Kurpius announced next journalism dean

The former LSU administrator will start at MU on July 1 with a base salary of $240,000.
Portrait of David Kurpius. Courtesy of the University of Missouri

Garnett Stokes, provost and vice chancellor for academic affairs, announced Thursday morning that David Kurpius will be the new Missouri School of Journalism dean. The school has been without a dean since former Dean Dean Mills retired in February 2014 after a 25-year term.

Kurpius will start his new position July 1 with a starting salary of $240,000, MU spokesman Christian Basi said in an email.

Kurpius comes from Louisiana State University, where he is currently associate vice chancellor for enrollment management and a tenured professor at the Manship School of Mass Communication. He got his start in education as a teaching assistant for radio news reporting at the University of Wisconsin-Madison in September 1991.

Prior to his academic career, Kurpius worked in a wide range of broadcast positions, from master control switcher for WTIU-TV, the PBS station for Bloomington, Indiana, in 1982 to news director at WMGT-TV, the NBC affiliate for Macon, Georgia, in 1990.

“With more than 10 years of professional television news and production experience and a proven record of increasing diversity in student and faculty populations as an academic administrator, David is uniquely qualified to lead the School of Journalism and the Donald W. Reynolds Journalism Institute,” Stokes said in a Missouri School of Journalism news release. “We’re excited to have him here as the School of Journalism is poised to enter a new era of innovation. David’s scholarship as well as his academic and professional background will help elevate MU’s status as a top-tier, AAU (Association of American Universities), land-grant institution.”

More than a month before his appointment, Kurpius visited MU for an open forum on Feb. 17. He declared that students should always come first at a school, and that student leadership is critical for student development.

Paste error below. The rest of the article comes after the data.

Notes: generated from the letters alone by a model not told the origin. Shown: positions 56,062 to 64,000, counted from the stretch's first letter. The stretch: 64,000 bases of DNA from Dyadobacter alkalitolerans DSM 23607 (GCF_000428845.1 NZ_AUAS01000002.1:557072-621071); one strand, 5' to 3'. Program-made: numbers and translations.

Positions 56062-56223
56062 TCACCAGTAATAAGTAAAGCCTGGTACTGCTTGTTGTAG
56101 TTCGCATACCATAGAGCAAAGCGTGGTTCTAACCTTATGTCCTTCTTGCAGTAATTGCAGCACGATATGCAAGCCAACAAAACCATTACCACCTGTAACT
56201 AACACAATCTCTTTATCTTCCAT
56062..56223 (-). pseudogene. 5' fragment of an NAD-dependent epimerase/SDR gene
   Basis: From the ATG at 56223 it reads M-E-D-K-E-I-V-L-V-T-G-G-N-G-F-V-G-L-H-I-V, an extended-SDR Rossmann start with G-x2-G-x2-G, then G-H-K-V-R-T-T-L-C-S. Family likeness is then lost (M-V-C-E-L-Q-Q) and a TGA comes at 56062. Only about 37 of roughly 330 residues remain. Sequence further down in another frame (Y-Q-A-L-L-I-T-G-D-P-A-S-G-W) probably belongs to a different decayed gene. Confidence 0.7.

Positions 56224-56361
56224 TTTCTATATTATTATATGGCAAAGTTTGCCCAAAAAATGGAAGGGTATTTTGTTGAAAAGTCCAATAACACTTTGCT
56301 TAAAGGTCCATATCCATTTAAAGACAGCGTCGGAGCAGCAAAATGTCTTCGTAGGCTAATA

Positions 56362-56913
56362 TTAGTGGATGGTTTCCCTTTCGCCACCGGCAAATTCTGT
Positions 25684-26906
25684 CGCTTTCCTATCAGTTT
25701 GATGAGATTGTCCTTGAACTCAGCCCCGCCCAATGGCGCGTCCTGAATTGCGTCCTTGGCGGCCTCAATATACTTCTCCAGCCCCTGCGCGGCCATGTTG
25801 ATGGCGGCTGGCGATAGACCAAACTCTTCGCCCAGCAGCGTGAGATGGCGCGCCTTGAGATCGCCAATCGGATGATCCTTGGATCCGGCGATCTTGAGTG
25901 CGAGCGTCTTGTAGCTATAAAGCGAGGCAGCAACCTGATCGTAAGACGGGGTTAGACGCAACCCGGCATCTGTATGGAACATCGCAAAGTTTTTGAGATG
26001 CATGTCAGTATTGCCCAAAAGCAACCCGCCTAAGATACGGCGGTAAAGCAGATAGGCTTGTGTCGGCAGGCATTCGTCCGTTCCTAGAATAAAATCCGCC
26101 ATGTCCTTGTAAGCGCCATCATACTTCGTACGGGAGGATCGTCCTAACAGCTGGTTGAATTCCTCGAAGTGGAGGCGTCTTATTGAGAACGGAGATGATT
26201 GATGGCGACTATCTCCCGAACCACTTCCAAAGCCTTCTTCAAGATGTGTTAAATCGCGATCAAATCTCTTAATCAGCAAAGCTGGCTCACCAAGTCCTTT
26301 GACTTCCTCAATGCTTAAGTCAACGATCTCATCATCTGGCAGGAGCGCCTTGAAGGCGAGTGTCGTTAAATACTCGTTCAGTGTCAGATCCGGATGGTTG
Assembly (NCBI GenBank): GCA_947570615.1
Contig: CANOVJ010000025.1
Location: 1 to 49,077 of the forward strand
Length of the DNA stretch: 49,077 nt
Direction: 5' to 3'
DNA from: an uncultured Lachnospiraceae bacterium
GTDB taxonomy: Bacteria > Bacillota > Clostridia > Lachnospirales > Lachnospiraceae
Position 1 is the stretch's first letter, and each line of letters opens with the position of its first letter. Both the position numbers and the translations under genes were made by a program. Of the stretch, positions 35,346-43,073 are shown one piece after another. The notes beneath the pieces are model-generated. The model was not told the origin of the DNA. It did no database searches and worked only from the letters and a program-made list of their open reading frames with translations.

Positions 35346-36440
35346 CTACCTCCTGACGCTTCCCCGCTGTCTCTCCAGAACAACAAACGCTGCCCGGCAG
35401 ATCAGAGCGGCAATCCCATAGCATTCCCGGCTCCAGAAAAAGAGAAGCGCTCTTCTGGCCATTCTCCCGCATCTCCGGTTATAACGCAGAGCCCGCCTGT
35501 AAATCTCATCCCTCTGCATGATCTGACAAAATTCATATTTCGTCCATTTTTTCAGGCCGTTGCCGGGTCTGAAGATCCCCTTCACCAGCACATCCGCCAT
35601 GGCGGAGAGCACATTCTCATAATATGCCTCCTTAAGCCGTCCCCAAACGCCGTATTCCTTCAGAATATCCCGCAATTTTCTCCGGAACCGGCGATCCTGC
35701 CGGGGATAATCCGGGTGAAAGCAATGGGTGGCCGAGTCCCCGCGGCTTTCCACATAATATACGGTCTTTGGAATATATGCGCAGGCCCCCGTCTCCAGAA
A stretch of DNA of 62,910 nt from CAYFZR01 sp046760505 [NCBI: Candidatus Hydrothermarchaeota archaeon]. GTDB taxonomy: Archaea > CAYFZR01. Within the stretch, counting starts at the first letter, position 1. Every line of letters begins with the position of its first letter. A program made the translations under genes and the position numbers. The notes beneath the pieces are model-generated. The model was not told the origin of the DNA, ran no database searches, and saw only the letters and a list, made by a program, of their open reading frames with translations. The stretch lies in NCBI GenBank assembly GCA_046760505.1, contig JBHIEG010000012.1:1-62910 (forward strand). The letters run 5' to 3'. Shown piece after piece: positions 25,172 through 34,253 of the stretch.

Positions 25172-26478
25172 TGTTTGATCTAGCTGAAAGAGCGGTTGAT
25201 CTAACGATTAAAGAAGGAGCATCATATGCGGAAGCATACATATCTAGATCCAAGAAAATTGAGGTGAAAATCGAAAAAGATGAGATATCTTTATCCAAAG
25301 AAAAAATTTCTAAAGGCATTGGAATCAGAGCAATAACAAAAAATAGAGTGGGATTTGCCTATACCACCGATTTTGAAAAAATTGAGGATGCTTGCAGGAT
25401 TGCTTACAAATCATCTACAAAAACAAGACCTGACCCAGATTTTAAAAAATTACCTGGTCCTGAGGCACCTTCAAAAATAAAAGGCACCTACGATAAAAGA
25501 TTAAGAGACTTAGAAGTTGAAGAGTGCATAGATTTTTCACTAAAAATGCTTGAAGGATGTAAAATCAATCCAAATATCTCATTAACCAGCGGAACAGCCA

“When I became a news director (at WMGT-TV), I found that I have a knack for building journalists,” he said at the forum. “You can build a lot more journalists at a university than you can in the newsroom.”

Members of the search committee cited Kurpius’ previous administrative and professional experiences as an important quality that put him on the list of four finalists.

“We have a professional school, so we want to have people with professional experience,” Clyde Bentley, associate professor of journalism who was a member of the search committee, told The Maneater in February. “We’re also a star academic school, so we want to have someone who has the knowledge of research.

Kurpius emphasized three key points during his forum: collaboration, diversity and change.

He said he believed student feedback to be just as crucial as faculty input, and that increased student interaction and participation in events like the journalism forums would improve collaboration.

Kurpius also emphasized the need for students to become more exposed to diversity before reporting on controversial subjects like the events in Ferguson.

Given the changing nature of journalism, Kurpius deeply believes convergence journalism will help future journalists interact on varying platforms, he said.

“I think what he was saying was: ‘Look at your strengths,’” Bentley told The Maneater in February. “It’s not just the technology … Look at what you can do for journalism and that’s where it’ll probably be going.”

Meanwhile, Kurpius self-proclaimed he is no expert in strategic communications, but said he plans to consult with those in this field as he leads the journalism school.

Kurpius was chosen by Stokesfrom four candidates — Sonya Forte Duhé, Esther Thorson and Thor Wasbotten — with the advice of the search committee.

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